The Stones do not cause the winds. Your mother needs to remember who it is that truly rules these oceans. Khamsin stirred, bristling under his fur like hot-fire. Aaldryn snorted, insulted on behalf of Khamsin for being compared to the monuments scattered around Utillia.
“Mother, the Rythrya are guide stones, nothing more. They do not create the winds.” Aaldryn glanced over the tossing dunes in the distance. “The Simoon forge the winds.”
“Ever the scholar, Aaldryn,” Torka said. “You fill your head with useless facts from a useless past.”
Torka’s bass laugh was heavily weighted with a gurgling of tobacco use. It was never a good thing for a Human to abuse their lungs in Utillia—the air was already too thin for a first-generation Human of Pennadotian birth.
“The past is not useless, Torka,” Aaldryn muttered. “It is from the past that the future shall be reborn.” He could not understand how anyone who dived deep into the burning-sea, down into the depths of the Zaprex wonders below, could not see that the rebirth of their world was beginning. Aaldryn unfolded himself from his perch, levelling the man with a glare. “Besides, it is my useless facts that bring you coinage to fill your useless pockets.” He had not encountered many Humans Torka’s age; most who sailed the burning-sea died before they had the chance to reach more than fifty sol-cycles. He was not entirely sure if Humans could get much older. Half-breeds he had encountered—they had many amongst the crew—but pure Humans usually remained in the Wind Cities and the Isles, preferring the life of mist-farming or trading. Torka, though, was beginning to go gray and he smelt of foul decay that was off-putting. His long hair was always bound back, and he often wore a broad smile as though life was pleasant. His skin had long since seen better days, wrinkled and blotched by the boiling Sun and the radiating burning-sea. Yet it was still the smirk that Aaldryn detested the most—so smug and self-satisfied, like he knew something no one else did, some grand secret he was content to let sit on his lips but never to tell.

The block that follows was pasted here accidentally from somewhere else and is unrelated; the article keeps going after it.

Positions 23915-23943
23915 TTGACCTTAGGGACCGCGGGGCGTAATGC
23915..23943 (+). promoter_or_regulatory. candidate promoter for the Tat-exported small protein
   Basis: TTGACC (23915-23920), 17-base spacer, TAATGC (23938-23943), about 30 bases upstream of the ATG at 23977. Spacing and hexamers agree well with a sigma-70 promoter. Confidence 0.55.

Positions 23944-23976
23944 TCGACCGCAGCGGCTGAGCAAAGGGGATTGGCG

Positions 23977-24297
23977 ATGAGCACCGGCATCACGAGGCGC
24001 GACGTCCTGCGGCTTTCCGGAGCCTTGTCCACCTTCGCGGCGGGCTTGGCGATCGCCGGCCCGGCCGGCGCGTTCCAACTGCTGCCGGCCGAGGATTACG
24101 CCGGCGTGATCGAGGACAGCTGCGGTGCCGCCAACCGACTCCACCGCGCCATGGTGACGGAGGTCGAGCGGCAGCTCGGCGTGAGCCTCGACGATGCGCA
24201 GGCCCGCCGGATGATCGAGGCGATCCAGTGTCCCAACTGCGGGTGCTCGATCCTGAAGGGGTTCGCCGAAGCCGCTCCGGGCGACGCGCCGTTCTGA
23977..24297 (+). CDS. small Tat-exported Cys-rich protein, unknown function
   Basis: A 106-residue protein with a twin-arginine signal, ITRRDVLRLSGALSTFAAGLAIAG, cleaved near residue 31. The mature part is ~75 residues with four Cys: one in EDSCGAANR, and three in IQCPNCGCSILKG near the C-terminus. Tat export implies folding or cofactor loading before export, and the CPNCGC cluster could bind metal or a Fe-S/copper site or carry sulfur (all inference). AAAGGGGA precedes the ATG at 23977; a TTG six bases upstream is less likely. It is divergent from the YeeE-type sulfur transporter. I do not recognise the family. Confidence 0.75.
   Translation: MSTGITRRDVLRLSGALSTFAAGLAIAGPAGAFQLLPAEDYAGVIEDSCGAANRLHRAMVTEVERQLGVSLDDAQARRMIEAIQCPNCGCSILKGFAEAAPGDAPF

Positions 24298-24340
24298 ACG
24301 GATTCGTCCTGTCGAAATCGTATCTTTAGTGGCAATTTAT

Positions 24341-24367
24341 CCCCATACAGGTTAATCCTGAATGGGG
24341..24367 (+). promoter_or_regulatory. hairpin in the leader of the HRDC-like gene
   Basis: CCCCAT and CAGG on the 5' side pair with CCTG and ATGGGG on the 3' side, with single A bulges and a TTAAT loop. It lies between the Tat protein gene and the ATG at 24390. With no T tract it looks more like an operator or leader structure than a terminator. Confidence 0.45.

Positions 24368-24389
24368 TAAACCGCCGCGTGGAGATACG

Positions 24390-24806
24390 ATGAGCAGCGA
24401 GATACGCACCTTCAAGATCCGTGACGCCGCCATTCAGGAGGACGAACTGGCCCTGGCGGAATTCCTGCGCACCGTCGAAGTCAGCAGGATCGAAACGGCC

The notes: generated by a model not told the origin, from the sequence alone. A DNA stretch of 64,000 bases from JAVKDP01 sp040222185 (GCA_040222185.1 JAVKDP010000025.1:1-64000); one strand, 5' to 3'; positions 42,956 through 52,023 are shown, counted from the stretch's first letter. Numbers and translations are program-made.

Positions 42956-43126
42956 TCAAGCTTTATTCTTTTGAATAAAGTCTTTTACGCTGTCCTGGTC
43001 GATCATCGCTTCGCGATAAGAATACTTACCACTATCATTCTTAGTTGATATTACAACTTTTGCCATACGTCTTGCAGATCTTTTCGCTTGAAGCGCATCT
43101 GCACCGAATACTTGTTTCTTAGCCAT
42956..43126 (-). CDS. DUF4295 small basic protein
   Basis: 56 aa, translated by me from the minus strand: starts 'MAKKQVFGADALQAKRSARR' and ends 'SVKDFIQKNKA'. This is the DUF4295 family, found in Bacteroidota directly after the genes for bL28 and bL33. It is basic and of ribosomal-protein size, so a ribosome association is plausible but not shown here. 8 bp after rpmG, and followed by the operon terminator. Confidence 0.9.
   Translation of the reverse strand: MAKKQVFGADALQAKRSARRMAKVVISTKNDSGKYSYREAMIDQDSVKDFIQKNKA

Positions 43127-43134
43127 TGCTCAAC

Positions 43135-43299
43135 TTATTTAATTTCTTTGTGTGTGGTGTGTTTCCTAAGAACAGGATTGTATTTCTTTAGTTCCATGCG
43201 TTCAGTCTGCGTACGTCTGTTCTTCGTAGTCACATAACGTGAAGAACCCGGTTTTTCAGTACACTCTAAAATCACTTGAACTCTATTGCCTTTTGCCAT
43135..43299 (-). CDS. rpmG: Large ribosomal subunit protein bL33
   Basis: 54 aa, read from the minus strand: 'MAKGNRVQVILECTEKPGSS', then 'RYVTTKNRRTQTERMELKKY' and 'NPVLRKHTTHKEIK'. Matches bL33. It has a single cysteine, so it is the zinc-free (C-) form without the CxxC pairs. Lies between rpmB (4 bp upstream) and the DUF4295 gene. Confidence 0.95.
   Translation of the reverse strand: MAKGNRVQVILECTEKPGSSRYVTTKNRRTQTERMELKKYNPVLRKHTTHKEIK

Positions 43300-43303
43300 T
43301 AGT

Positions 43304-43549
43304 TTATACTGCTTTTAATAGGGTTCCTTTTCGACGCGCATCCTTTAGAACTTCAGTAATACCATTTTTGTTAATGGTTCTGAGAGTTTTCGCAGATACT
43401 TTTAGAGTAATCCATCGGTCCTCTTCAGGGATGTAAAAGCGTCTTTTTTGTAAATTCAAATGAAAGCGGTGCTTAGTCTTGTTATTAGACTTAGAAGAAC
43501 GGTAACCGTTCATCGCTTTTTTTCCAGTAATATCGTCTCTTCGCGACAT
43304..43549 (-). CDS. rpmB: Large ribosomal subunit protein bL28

“I think what the prince is trying to say, Torka, is that the ruin is un-scavenged. If you and your men will prepare for the dive, I will get close enough to drop you off.”
“This is good news Queen Zafiashid. My men have been holding out for a good bit of scavenging.”